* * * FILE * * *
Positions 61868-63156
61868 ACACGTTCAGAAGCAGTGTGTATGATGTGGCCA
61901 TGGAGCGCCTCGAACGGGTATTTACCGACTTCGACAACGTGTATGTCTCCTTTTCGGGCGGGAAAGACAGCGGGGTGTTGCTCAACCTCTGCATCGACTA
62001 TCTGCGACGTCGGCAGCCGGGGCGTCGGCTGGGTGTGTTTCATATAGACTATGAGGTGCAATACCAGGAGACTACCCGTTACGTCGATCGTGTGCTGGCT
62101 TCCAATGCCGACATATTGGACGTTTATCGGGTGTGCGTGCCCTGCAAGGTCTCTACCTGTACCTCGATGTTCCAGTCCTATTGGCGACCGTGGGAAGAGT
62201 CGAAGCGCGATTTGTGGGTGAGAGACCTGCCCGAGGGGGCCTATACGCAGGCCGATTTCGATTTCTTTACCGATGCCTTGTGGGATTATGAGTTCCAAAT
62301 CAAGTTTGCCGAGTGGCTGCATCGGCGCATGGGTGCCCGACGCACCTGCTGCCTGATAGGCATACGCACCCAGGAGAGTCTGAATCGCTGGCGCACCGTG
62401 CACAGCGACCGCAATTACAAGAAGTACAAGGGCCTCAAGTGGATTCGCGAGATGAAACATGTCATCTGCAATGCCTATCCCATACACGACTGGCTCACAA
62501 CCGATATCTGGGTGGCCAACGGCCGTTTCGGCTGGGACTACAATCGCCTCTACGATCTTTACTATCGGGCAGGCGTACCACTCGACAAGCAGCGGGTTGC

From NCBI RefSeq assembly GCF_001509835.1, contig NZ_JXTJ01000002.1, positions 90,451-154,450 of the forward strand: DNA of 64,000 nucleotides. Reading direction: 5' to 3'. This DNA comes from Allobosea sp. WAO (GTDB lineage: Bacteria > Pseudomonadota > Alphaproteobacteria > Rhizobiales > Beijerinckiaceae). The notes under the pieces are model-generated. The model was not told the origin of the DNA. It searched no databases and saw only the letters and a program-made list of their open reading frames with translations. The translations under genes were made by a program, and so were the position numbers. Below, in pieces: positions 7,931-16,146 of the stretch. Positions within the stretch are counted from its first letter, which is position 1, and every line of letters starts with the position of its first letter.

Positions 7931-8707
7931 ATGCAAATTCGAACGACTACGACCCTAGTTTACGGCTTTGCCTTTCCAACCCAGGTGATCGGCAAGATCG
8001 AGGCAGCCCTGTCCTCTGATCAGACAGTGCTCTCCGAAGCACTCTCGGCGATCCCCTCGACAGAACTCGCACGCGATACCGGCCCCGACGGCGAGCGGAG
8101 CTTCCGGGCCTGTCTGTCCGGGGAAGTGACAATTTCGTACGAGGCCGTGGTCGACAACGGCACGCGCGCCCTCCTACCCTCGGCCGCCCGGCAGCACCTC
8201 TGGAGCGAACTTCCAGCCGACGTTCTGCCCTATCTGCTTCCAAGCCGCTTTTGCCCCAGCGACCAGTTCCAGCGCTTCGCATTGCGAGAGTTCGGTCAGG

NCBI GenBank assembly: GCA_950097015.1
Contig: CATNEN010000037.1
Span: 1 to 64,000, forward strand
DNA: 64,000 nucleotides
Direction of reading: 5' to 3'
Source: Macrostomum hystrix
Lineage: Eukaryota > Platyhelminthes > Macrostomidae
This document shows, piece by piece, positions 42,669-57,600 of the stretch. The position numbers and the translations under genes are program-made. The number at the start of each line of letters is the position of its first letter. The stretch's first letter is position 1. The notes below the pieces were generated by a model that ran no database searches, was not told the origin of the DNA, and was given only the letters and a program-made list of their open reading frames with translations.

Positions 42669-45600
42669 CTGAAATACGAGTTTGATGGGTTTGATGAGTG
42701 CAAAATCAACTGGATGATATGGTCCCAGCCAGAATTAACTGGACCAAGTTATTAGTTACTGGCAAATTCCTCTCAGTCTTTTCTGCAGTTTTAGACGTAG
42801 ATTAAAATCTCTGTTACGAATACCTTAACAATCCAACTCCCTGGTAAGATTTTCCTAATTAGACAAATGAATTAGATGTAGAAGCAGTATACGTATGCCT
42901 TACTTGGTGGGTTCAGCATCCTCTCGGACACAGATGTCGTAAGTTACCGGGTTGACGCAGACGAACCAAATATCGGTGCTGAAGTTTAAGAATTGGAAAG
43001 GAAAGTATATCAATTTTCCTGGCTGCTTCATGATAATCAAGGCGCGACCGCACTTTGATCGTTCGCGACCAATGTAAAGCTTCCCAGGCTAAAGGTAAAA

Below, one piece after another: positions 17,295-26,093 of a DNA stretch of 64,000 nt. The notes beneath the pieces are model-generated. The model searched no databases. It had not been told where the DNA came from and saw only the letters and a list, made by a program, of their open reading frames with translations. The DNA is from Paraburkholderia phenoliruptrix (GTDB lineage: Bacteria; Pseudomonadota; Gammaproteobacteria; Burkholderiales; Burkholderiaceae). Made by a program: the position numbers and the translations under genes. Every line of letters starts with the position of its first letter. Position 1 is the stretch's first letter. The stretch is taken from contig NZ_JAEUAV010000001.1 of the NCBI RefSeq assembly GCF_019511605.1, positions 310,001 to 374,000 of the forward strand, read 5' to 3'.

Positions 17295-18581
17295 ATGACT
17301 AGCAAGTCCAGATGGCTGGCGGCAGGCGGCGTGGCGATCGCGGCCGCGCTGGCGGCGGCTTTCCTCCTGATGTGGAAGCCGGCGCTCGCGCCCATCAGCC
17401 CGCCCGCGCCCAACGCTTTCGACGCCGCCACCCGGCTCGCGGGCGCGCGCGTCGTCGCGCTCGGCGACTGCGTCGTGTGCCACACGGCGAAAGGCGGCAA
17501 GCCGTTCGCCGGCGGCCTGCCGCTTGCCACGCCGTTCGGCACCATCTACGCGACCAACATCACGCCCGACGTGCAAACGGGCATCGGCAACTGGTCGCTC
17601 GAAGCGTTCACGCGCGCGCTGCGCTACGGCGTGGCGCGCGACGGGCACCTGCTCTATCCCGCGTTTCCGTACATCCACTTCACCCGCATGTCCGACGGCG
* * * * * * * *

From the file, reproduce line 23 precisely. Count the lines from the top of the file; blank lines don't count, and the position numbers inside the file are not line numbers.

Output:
This document shows, piece by piece, positions 42,669-57,600 of the stretch. The position numbers and the translations under genes are program-made. The number at the start of each line of letters is the position of its first letter. The stretch's first letter is position 1. The notes below the pieces were generated by a model that ran no database searches, was not told the origin of the DNA, and was given only the letters and a program-made list of their open reading frames with translations.